What if that is true?
…and I start with a mere half hour a day of writing, and soon I am at an hour a day of writing, and then 2 or 3 or 4 or 5? And what if I find out I can do that – really, truly – can sit at the screen or with the notebook for 2 or 3 hours a day and write and keep writing and keep writing and not run out of words to put on that screen, on that page?
That could happen.
And that’s when the second fear surfaces.
It’s the fear that I am a writer, that I have to write, that I can’t not write, that all the words are there, that they will not dry up, that this does actually mean more to me than I can say, that writing is at the core of who I am, it is an essential part of my identity, that I can and must and will write and that won’t end until I die… it’s the fear that all that it true, but that
nothing I write
that other people
The fear of oblivion.
The fear of creating, producing, releasing, putting it out there, and then having the whole world kind of shrug and say, Meh. Not interested. Whatever.
Oh, that fear is huge. Because as essential as writing is – the most essential – the other part is only slightly less essential.
A creator wants to create for a purpose. A producer wants to produce something meaningful. A writer wants to be read. No, not everything, not every word, not for every one. But enough. A significant amount of what I write being read, wanted, accepted, questioned, critiqued, absorbed by a significant number of people who want to read it.
And that part is so out of my hands.
The only part I can control is the writing part. That’s it. That’s all I’ve got, it’s all I can do, it’s all I can control. And I can only create, only offer what is in me to create, to produce. If that is received or needed or ignored… I can’t predict that, can’t control it.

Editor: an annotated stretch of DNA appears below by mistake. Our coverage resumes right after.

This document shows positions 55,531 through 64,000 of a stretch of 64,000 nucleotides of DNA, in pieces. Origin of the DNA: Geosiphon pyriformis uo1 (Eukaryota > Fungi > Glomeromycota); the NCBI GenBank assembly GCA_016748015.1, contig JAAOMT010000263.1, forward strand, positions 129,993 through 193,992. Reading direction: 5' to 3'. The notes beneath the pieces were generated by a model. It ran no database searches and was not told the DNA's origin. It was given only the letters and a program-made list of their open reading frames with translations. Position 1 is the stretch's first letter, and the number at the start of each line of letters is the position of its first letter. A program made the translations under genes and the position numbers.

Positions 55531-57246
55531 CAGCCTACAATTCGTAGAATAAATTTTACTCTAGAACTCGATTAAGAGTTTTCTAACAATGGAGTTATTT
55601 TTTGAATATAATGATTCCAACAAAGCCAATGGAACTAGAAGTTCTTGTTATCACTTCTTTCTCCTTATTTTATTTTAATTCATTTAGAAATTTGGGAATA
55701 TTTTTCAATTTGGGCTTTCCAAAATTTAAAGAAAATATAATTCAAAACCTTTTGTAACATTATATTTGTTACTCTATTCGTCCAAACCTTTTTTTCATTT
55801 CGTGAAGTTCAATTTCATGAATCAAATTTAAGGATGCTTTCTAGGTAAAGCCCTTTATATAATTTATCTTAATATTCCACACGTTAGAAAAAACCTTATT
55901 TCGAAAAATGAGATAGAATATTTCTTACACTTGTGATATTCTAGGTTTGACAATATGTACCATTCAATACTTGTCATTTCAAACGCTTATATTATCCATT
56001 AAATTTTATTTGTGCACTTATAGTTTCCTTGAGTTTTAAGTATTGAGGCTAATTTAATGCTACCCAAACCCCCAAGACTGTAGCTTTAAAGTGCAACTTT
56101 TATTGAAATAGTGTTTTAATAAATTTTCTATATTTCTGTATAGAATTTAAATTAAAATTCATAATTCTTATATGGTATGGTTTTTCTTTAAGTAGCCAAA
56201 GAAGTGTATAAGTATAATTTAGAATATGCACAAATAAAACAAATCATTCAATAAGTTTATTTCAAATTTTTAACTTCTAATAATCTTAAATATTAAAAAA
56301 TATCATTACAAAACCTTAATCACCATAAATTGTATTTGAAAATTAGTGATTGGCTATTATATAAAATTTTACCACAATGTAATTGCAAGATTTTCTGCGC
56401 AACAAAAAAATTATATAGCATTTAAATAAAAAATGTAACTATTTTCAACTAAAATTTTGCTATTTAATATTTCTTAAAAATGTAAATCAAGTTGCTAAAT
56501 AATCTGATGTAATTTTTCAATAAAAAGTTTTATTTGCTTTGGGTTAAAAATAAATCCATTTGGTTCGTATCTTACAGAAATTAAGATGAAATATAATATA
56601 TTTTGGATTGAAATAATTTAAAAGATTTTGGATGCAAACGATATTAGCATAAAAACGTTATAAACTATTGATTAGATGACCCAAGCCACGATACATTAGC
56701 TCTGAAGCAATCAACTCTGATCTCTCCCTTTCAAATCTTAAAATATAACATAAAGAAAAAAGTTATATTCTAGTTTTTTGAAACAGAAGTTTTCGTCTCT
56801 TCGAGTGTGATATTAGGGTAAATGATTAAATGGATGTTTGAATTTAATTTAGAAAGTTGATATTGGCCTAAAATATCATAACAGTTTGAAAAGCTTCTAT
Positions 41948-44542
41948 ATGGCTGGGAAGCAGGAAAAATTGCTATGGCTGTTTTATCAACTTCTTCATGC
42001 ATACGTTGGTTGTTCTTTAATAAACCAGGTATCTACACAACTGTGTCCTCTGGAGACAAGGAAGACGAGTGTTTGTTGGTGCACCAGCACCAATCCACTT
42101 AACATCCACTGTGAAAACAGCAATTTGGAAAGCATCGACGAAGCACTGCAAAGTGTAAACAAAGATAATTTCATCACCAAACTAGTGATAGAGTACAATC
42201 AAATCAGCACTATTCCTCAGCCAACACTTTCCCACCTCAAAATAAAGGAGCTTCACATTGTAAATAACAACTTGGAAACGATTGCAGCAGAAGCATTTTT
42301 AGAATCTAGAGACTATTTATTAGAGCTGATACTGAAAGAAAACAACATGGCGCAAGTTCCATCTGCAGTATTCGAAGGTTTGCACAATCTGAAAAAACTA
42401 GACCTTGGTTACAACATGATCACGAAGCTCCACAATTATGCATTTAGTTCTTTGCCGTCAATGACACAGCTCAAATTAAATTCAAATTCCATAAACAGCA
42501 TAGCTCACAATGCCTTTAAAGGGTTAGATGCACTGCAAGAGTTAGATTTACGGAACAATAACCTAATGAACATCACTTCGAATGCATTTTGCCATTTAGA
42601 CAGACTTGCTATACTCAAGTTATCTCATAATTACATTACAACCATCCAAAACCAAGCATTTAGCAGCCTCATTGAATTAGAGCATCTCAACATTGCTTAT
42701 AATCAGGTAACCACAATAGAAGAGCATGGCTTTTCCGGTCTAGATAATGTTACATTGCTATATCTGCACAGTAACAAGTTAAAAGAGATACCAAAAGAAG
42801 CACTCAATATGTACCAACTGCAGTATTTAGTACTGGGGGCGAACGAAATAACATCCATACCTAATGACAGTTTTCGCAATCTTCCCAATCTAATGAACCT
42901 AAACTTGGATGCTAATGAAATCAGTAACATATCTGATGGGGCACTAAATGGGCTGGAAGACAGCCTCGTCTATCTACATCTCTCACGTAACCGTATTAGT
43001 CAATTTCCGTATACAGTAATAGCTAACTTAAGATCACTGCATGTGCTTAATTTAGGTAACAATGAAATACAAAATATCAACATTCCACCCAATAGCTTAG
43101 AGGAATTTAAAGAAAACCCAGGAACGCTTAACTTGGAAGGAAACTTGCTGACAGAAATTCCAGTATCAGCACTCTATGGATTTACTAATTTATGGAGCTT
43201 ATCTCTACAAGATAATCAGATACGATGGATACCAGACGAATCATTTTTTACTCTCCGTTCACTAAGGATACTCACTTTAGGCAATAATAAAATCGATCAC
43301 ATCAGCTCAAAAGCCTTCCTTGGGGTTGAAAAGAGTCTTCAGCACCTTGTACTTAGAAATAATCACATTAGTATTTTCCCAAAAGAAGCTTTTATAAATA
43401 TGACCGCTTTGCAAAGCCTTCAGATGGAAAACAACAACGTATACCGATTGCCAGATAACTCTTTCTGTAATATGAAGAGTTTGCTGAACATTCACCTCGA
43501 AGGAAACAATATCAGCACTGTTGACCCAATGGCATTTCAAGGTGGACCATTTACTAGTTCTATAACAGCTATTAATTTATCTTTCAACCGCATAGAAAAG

And that is the scary part, so scary, so frightening.
Although even if that happened… I think… I think… I would still want to write.
I would still want to create.
I would still need to produce. Even if it were unwanted, ignored. It would still be there. I would have done my part. And that’s the deepest fear I have, I guess, though I don’t acknowledge it often enough:
The biggest fear is that I won’t do any of it.
I won’t even push myself to find out if I am a writer. I’ll keep finding excuses. I’ll keep tolerating distractions. I’ll keep allowing my own procrastination and lack of focus and lack of discipline and fear to push me into corners, keep me busy, keep me looking at all these details and spending the years of my life on one minuscule thing after another, all while I just ignore the important work that I need to do.
And it’s not that I think I am so big and important, or even that what I write is big and important. I just feel like this is the work I am called to do – yes, I am also called to be a wife, be a mother – but there is room for all these things if I make it so, and if I cut out the unimportant, lesser things that I’m not called to do or be.
I fear that failure more than any other one. I fear that I will keep letting the years go by without writing, at least not routinely. I fear that I will reach 40 and then 50 and still be talking about how I’m going to produce, how I’m going to create… and all I’ll have to show are these notebooks full of ideas and outlines and plans and starts.
I fear not pushing myself. I fear not finishing. I fear settling. I fear accepting mediocrity as a way of life. I fear my own ability to justify and make excuses and say, It’s just not time yet.
It is time.
This is the only time.
So I have to take it seriously, I have to do it, even though the fears roar at me, even though the fears won’t stop screaming, even though the fear is in my face, right now, even as I type these words, even as I look at my own fingers moving, I feel my chest tightening and my heart beating and my whole body getting tense and anxious because…
What am I going to find?
What is going to be the result of this? What disappointment waits? What failure? Will I have to face how shallow I really am, what a fraud I really am? Will I have to stop saying I’m a writer because I will, once and for all, know that it’s not true?
I fear that. But I have to find out. I have to find out.